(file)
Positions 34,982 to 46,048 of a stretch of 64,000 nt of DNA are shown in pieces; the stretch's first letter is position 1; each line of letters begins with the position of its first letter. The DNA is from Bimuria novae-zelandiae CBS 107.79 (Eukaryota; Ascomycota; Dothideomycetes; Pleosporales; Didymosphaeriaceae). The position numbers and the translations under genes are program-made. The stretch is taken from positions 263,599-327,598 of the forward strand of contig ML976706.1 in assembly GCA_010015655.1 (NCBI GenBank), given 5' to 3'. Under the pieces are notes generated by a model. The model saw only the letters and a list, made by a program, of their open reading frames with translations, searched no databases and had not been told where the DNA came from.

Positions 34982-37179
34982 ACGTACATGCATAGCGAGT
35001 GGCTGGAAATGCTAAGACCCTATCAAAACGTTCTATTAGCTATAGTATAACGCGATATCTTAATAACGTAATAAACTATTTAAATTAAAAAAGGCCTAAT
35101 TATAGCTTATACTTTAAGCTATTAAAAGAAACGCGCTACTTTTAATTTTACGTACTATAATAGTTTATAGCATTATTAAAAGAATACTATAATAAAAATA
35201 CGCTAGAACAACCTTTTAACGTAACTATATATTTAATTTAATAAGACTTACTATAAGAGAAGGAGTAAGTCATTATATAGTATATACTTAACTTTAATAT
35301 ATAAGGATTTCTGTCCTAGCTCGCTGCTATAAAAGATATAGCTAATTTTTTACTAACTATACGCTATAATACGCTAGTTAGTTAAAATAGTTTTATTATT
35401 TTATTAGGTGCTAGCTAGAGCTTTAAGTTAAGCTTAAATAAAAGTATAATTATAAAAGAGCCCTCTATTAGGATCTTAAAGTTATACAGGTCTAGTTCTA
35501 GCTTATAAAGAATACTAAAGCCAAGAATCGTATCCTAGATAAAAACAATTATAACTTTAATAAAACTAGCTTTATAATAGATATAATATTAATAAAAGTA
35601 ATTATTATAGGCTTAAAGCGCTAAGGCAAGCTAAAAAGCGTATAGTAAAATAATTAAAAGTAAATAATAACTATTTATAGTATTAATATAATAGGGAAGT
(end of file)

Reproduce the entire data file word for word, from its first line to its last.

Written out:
Positions 34,982 to 46,048 of a stretch of 64,000 nt of DNA are shown in pieces; the stretch's first letter is position 1; each line of letters begins with the position of its first letter. The DNA is from Bimuria novae-zelandiae CBS 107.79 (Eukaryota; Ascomycota; Dothideomycetes; Pleosporales; Didymosphaeriaceae). The position numbers and the translations under genes are program-made. The stretch is taken from positions 263,599-327,598 of the forward strand of contig ML976706.1 in assembly GCA_010015655.1 (NCBI GenBank), given 5' to 3'. Under the pieces are notes generated by a model. The model saw only the letters and a list, made by a program, of their open reading frames with translations, searched no databases and had not been told where the DNA came from.

Positions 34982-37179
34982 ACGTACATGCATAGCGAGT
35001 GGCTGGAAATGCTAAGACCCTATCAAAACGTTCTATTAGCTATAGTATAACGCGATATCTTAATAACGTAATAAACTATTTAAATTAAAAAAGGCCTAAT
35101 TATAGCTTATACTTTAAGCTATTAAAAGAAACGCGCTACTTTTAATTTTACGTACTATAATAGTTTATAGCATTATTAAAAGAATACTATAATAAAAATA
35201 CGCTAGAACAACCTTTTAACGTAACTATATATTTAATTTAATAAGACTTACTATAAGAGAAGGAGTAAGTCATTATATAGTATATACTTAACTTTAATAT
35301 ATAAGGATTTCTGTCCTAGCTCGCTGCTATAAAAGATATAGCTAATTTTTTACTAACTATACGCTATAATACGCTAGTTAGTTAAAATAGTTTTATTATT
35401 TTATTAGGTGCTAGCTAGAGCTTTAAGTTAAGCTTAAATAAAAGTATAATTATAAAAGAGCCCTCTATTAGGATCTTAAAGTTATACAGGTCTAGTTCTA
35501 GCTTATAAAGAATACTAAAGCCAAGAATCGTATCCTAGATAAAAACAATTATAACTTTAATAAAACTAGCTTTATAATAGATATAATATTAATAAAAGTA
35601 ATTATTATAGGCTTAAAGCGCTAAGGCAAGCTAAAAAGCGTATAGTAAAATAATTAAAAGTAAATAATAACTATTTATAGTATTAATATAATAGGGAAGT